Handheld Technology, Climate Change and Kinesthetic Learning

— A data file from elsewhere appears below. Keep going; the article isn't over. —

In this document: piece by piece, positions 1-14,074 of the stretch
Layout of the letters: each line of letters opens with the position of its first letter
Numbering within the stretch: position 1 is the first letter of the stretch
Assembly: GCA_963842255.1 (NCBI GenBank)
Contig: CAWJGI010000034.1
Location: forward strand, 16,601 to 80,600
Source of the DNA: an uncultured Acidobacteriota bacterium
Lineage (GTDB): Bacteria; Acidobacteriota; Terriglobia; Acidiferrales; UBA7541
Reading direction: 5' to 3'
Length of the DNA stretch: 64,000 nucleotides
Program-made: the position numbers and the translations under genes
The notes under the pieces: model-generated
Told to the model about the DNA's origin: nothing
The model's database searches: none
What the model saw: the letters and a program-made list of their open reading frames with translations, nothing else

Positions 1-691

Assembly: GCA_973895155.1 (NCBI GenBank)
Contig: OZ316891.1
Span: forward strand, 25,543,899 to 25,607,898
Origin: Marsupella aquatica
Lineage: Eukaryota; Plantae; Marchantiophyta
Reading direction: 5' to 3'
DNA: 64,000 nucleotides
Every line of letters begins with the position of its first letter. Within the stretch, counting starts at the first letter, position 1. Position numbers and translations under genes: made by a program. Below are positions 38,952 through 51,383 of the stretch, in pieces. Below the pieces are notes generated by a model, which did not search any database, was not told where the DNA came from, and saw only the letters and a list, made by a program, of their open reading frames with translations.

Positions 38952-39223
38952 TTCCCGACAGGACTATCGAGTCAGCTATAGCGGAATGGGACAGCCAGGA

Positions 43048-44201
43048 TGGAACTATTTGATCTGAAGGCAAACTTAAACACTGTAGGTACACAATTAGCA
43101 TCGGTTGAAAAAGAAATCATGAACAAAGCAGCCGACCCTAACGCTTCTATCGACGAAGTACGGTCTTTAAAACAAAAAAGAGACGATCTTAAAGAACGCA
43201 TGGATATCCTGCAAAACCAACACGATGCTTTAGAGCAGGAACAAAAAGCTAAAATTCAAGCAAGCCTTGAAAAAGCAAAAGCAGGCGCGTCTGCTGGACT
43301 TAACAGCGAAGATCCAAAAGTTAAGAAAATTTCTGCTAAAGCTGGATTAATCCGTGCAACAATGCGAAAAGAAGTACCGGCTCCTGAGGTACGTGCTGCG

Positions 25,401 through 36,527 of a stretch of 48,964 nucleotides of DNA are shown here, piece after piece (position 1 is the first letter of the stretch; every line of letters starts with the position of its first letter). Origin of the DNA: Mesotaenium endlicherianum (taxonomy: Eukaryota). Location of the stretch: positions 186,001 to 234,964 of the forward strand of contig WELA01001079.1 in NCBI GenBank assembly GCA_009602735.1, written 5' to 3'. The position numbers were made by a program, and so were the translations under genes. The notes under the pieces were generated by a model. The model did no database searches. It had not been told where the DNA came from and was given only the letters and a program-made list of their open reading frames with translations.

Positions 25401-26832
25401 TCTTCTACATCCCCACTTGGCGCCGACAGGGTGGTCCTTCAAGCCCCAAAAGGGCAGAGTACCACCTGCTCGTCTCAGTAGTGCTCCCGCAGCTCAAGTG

In addition to Winn (2003), I have deliberately selected two articles that provide insight on my TELE assignment and future teaching environment (as I plan to implement my TELE project for my students in September). The second article was on the integration of handheld technologies in a WISE project (Aleahmad & Slotta, 2002). The third article surrounds student conceptions of global warming (Niebert & Gropengießer, 2013). Both of these articles are complementary to my purpose because for my TELE I am interested in redesigning a current WISE project on global warming and cater it to my grade 7 students in September. From the three articles it has demonstrated that learning occurs when there is interactions between internal conceptions (e.g. cognitive), external activities (e.g. scaffolding) and environmental influences (e.g. handheld devices, experiments, etc.). Learning is complex and requires what I informally call, kinesthetic learning where students need to be physically active participants in the learning process in an embodied and embedded way that requires them to adapt and modify their conceptions. In Niebert & Gropengießer (2013), researchers analyzed scientists and students’ conceptions of climate change using the Model of Educational Reconstruction (MER) approach where they used misconceptions as starting points to recreate learning activities to target them.I found this perspective implicated a teaching strategy where I could use a version of a “Knowledge-Wonder-Learn” activity to assess my students’ prior knowledge about climate change. Misconceptions would appear here and I could utilize them to cater lessons to address them. The article also emphasized the challenge for students to grasp a concept like the greenhouse effect because it is not easily visualized by students microscopically (e.g. global warming as progressed through hundreds of years_ and therefore, it makes it difficult for them to understand it. However, through hands-on experiments and activities, students can visualize the issue of climate change visible and operationalized so that they can then reflect on their misconceptions about this topic. In the third article by Aleahmad and Slotta (2002), it showed how to integrate handheld technologies into an already technology enhanced learning environment such as WISE where it expanded the opportunities for collaboration and scaffolding. Students would use handheld devices, which I assume could be iPads and tablets these days to obtain data from the outside world (e.g. surveys, field observations) and enter them into the same database so that the entire class can use the data for further learning. With the topic of climate change, using handheld technologies students can conduct interviews with scientists, take pictures of the environment (e.g. evidence of global warming), and collect field data (e.g. sea level, water quality) and pool them together with other students. This makes the learning authentic because students can explore and share different information. Since WISE is typically a partner project, integrating handheld technologies will allow groups to collaborate with one another to provide further scaffolding opportunities.